He's not going to Disney World, but is the London Olympics a suitable substitute?
The trip for Dixon family was planned well in advance of the race on the 2.258-mile, 13-turn Mid-Ohio Sports Car Course, and it will be a welcome break in the IZOD IndyCar Series schedule before gearing up for the three-race run in another boiling championship chase.
Dixon (pictured) saved fuel when he needed, kept the No. 9 Target Chip Ganassi Racing car out of harm's way throughout 85-lap race and took advantage of every opportunity.
Oh, and his pit crew performed admirably, too.
All told, it led to Dixon winning the Honda Indy 200 at Mid-Ohio for the fourth time in the past six years. His 29th victory tied Rick Mears for 10th all time.
Dixon, starting fourth, beat race leader and pole sitter Will Power off pit lane on Lap 57 (their second and final service stop) and went on to lead the driver of the No. 12 Verizon Team Penske car across the start-finish line by 3.4619 seconds.
In the second consecutive caution-free road race since 1987 (Laguna Seca, won by Robby Rahal; Miami-Tamiami Park, won by Michael Andretti), pit stops were key.
"These are such tight pit boxes here and (Dixon) had a clean in," said Power of the pit stop lap that included the third- and fourth-place running cars of Sebastien Bourdais and Dario Franchitti. "We had a tight in so some of that was me getting in. It’s hard for the fuel to get in clean because he has to step back from my front wing to swing in."
From Dixon's persepctive: "I think it definitely helped we had an open pit and Will had to come around us. Everyone thought we would be pitting at the exact same time and same place on the track so I got a good in. The guys in the crew did a fantastic time plugging in the fuel and getting the tires changed. It's just one of those perfect moments. Got the jump on him out of the pits and the rest was certain."
Power, who picked up three bonus points for winning the pole and leading the most laps, regained the points lead heading into the GoPro Indy Grand Prix of Sonoma on Aug. 26 as front-runner Ryan Hunter-Reay was running sixth but started to fall through the field midway through the quick race with an engine issue and finished 24th.
"It’s a very good points day," said Power, who has 379 points. "We’re happy to get the Verizon car on the podium. We’ll keep chasing after it. We’ll get a win here soon and keep going after that championship."
Hunter-Reay, driving the No. 28 Team DHL/Sun Drop Citrus Soda car, has 374 points. Helio Castroneves, who served a 10-grid spot penalty for an unapproved engine change, finished 16th and is third in the standings with 353 points.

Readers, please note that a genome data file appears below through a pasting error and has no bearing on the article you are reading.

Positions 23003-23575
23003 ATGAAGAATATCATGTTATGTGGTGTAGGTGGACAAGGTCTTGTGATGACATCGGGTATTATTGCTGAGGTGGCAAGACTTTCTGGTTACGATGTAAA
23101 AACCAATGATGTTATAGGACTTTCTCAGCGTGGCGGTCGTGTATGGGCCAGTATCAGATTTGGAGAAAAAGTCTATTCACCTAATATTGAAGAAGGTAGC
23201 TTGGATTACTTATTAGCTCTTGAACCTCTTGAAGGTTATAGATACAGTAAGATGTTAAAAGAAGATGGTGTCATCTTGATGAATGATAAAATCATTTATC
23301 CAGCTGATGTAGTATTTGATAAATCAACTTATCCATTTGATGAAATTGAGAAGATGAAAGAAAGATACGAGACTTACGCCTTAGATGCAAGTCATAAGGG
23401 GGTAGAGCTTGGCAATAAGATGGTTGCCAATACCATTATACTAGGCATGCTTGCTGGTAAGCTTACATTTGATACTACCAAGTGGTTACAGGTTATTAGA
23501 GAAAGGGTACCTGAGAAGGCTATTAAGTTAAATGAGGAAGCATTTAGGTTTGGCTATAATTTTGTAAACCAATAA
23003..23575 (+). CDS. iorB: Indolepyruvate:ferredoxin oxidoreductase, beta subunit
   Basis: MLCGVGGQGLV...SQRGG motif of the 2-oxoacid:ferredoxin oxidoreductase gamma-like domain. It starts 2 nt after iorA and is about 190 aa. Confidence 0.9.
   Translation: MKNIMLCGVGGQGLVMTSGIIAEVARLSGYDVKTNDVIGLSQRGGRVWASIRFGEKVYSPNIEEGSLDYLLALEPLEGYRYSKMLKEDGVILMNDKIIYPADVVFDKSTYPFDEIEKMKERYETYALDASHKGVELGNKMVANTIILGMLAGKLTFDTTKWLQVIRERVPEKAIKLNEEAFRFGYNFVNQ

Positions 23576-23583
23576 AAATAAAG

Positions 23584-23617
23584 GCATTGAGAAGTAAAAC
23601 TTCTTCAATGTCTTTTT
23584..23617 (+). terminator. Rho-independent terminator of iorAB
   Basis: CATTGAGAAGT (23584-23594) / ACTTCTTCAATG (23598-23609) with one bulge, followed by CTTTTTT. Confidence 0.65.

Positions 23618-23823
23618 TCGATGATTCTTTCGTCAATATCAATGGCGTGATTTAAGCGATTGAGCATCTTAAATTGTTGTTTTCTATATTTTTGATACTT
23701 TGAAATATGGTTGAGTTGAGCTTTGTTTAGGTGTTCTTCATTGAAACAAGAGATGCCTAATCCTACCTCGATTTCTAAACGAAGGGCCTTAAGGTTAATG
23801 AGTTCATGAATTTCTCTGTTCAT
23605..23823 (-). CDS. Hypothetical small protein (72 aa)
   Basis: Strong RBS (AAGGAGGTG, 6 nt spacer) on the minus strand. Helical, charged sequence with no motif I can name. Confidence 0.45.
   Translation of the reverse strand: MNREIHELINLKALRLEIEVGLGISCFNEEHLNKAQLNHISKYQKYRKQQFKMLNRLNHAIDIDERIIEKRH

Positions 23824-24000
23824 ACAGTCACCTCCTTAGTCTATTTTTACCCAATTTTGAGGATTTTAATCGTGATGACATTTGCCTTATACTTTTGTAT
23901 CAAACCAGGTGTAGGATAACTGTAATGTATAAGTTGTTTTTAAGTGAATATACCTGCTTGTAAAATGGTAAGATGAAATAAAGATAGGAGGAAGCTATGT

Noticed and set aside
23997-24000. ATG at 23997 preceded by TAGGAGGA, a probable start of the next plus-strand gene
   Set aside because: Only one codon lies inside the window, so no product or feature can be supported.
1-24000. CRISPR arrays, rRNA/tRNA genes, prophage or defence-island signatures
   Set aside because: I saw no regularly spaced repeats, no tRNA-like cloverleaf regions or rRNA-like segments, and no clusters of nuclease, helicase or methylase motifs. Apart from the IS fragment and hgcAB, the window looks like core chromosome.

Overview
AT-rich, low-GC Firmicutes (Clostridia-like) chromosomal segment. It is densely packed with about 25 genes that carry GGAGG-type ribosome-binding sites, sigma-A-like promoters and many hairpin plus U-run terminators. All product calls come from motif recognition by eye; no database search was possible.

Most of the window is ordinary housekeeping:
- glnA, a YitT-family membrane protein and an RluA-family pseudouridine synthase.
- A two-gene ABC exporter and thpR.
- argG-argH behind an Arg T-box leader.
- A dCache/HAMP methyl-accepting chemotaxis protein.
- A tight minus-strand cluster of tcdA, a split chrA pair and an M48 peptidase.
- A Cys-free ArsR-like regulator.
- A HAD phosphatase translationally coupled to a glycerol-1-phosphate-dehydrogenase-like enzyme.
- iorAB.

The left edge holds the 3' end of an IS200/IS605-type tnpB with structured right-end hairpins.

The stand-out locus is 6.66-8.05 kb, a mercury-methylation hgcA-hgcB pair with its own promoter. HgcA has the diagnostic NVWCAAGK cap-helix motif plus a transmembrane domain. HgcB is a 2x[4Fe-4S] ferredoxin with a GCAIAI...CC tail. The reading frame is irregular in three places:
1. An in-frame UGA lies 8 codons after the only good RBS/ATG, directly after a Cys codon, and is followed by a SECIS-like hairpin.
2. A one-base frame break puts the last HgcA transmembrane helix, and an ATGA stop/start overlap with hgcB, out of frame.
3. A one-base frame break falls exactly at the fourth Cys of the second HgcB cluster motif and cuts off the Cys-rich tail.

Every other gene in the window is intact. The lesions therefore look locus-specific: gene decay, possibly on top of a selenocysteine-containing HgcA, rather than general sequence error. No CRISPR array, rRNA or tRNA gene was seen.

"We were positioned pretty well just past halfway," Hunter-Reay said. "We were catching the leaders while still taking easy and saving fuel. I think we were a third-place car at the worst. Then the engine just started losing power and it just gradually got worse the longer we tried to run. It finally just gave up there at the end. It died a slow death.
"It's disappointing to start the day with a 23-point lead and leave in second place, but we'll get over this quick. There's a lot of racing still to go, and the only thing we can do is dig deep and move on. I think it's going to be a good championship fight, but you can't have any more days like this. I'm confident we're going to be right in it until the finish. It's certainly doable for us to win it all."
Dixon, who incurred a grid penalty two weeks earlier at Edmonton and rallied to gain seven positions to 10th, remained fourth in the standings but closed from 35 to two points of third place and is 28 points out of the lead.
"We gained 30-odd points just on first place today," said Dixon, a two-time series champion. "For us, that's big momentum. Big momentum. We are going into three tracks that we can for sure do well at. And I think that we will do well at. We definitely have the crew to do it. Fingers crossed that we can be in the hunt and stay in the hunt until the last race."
Three races -- one each on a road course, a street course and 2-mile oval -- remain.
Simon Pagenaud, driving the No. 77 Schmidt Hamilton HP Motorsports car, posted his fifth top-five finish in his rookie IZOD IndyCar Series season. Bourdais was a season-high fourth in the No. 7 TrueCar Dragon Racing car and James Hinchcliffe, who started 15th, came in fifth.
“There was a lot of fuel saving, but we’re pulling it off," Bourdais said. "I think we could have dared it a little bit more. Both times we could have made it a lot further, and I think that would have been the hot ticket. But you don’t want to be the last one out there if they pull out the yellow and close the pits for any reason.
"The car was good. We needed the points finish. As much as I wanted to be on the podium, we will take P4 any day.”